In today's New York Times, Sam Harris writes that he would have the president withdraw the nomination of Francis Collins as director of the National Institute of Health because Collins' does not accept the "scientific understanding of human nature."
I could write this column about the hubris of asserting that the former Director of the Human Genome project does not have a scientific understanding of human nature. But why attack hubris when one can highlight simple errors?
Apparently, Harris himself does not accept a scientific view. He would appropriate the term for his secular world view, but it does not belong there. Read carefully, now:
Most scientists who study the human mind are convinced that minds are the product of brains, and brains are the product of evolution. Dr. Collins takes a different approach: he insists that at some moment in the development of our species God inserted crucial components -- including an immortal soul, free will, the moral law, spiritual hunger, genuine altruism, etc.
There are two flaws in the reasoning: The first is to make what "most scientists" believe equivalent to "a scientific understanding." Science is not a democracy. The scientific understanding is a Platonic ideal, not the vote of most scientists. What most baseball players believe is a good swing is not "baseballs' understanding." By definition discovery upends the consensus, and to say that Dr. Collins' differs with most scientists might be correct, but to say that a man who headed the human genome project does not have a scientific understanding is not.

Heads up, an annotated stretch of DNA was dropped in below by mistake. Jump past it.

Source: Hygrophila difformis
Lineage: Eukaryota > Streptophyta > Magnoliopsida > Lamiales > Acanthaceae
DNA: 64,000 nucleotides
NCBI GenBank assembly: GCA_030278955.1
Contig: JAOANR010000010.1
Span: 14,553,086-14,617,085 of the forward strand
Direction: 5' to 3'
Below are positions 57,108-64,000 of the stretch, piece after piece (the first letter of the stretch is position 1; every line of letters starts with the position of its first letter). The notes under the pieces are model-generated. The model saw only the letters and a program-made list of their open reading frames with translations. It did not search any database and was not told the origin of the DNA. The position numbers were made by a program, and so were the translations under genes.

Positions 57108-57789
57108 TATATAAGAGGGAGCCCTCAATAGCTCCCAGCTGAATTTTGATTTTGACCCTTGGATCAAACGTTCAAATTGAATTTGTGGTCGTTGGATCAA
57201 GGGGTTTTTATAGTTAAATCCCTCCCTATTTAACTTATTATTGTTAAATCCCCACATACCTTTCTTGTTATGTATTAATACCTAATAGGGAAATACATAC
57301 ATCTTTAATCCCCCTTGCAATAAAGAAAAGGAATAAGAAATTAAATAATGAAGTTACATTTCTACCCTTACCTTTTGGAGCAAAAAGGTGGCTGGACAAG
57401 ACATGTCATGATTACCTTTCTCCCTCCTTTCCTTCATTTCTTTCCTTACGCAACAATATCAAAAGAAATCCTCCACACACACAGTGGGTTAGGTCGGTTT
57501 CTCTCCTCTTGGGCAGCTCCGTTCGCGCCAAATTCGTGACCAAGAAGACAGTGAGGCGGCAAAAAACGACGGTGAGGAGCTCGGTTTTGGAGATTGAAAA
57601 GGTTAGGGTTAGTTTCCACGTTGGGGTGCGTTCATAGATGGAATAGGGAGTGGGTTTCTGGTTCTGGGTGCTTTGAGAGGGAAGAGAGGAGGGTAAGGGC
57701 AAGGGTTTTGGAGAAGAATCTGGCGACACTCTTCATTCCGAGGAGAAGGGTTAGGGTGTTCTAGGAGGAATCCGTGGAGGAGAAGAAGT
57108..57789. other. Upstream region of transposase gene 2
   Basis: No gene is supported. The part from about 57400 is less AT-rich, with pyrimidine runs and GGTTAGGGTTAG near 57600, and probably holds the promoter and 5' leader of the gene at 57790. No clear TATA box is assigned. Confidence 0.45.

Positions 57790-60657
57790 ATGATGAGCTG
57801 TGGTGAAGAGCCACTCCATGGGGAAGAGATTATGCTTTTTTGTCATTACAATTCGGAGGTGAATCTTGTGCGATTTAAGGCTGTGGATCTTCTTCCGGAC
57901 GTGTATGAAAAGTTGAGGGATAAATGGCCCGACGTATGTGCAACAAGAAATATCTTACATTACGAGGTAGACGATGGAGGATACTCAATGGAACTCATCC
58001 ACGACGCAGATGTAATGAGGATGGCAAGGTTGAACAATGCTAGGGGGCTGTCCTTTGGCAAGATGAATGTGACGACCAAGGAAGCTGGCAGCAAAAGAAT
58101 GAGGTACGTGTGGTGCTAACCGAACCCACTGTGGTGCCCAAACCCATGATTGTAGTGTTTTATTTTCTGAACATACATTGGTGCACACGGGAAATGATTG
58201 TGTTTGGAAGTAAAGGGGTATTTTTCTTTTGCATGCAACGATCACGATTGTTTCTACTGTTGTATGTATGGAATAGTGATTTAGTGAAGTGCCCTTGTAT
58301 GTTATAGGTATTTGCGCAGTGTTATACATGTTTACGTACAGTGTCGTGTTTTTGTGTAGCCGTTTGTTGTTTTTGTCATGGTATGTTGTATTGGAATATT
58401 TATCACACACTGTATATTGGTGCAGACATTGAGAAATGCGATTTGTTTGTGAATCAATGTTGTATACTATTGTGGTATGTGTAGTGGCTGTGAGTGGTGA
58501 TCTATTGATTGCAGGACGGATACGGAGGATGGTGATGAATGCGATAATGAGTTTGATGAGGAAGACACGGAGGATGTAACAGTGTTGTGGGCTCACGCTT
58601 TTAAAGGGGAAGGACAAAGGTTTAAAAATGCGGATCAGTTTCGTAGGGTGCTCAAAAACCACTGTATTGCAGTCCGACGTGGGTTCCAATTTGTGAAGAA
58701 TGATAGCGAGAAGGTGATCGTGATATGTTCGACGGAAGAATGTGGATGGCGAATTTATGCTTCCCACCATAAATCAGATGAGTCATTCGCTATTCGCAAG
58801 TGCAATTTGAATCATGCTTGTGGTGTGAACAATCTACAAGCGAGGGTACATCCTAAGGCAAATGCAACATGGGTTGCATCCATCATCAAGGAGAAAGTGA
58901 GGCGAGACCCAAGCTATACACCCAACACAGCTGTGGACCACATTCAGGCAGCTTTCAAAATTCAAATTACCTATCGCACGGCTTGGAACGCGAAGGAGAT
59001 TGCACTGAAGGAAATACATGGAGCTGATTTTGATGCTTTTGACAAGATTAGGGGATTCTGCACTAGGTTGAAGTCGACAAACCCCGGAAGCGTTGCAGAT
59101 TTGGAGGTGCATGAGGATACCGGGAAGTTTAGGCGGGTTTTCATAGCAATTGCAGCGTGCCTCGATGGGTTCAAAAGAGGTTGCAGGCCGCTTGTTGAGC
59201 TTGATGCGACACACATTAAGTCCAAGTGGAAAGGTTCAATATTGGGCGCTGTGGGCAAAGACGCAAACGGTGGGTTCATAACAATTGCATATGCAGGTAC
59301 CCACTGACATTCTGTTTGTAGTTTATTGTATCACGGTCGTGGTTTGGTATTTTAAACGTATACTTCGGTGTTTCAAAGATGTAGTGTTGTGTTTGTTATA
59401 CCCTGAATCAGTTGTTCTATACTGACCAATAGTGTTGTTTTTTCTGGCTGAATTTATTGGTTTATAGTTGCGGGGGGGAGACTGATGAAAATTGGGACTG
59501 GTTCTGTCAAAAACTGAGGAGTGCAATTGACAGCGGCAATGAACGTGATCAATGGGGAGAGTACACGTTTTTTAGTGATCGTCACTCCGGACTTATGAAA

But more serious is that the two statements, that of the scientists and that of Dr. Collins, need not contradict each other. Dr. Collins believes, as millions of the educated faithful do, in evolution -- but in evolution as God's mechanism for creating human beings. That does not violate any scientific understanding. It contradicts some of Mr. Harris' philosophical principles, about which I shed no tears. His principles are dogmatic and his enunciation of them unnecessarily belligerent. His ruling out supernaturalism is, well, unscientific, to say the least. A scientific understanding of human nature is precisely one that does not eliminate the possibility of realms outside of science. Science is powerful but not omniscient; after all, it is the discovery of the human mind, which is itself limited. To rule out of court an understanding greater than the human mind is not scientific, just narrow.
All of this is important, but takes a back seat to the central problem with Harris' diagnosis: if we follow his prescription, it will eliminate those of faith from the life of advancing science. Do we really wish to blacklist Dr. Collins because he attends church? Should he be shunted aside because he sees in the world not the random collocation of ancient accidents, but the majesty of intended beauty? It is not reason, but the rankest prejudice, to assume a world- renowned scientist finds a scientific understanding "impossible" while Harris holds aloft the banner of human inquiry. It is just not so. Investigating and understanding God's world is a sacred task; Dr. Collins has shown himself extraordinarily gifted in executing that task. We should be glad and grateful to have the president appoint him as Director of the National institute of Health. I intend to say a prayer for his success. I invite Mr. Harris to join me.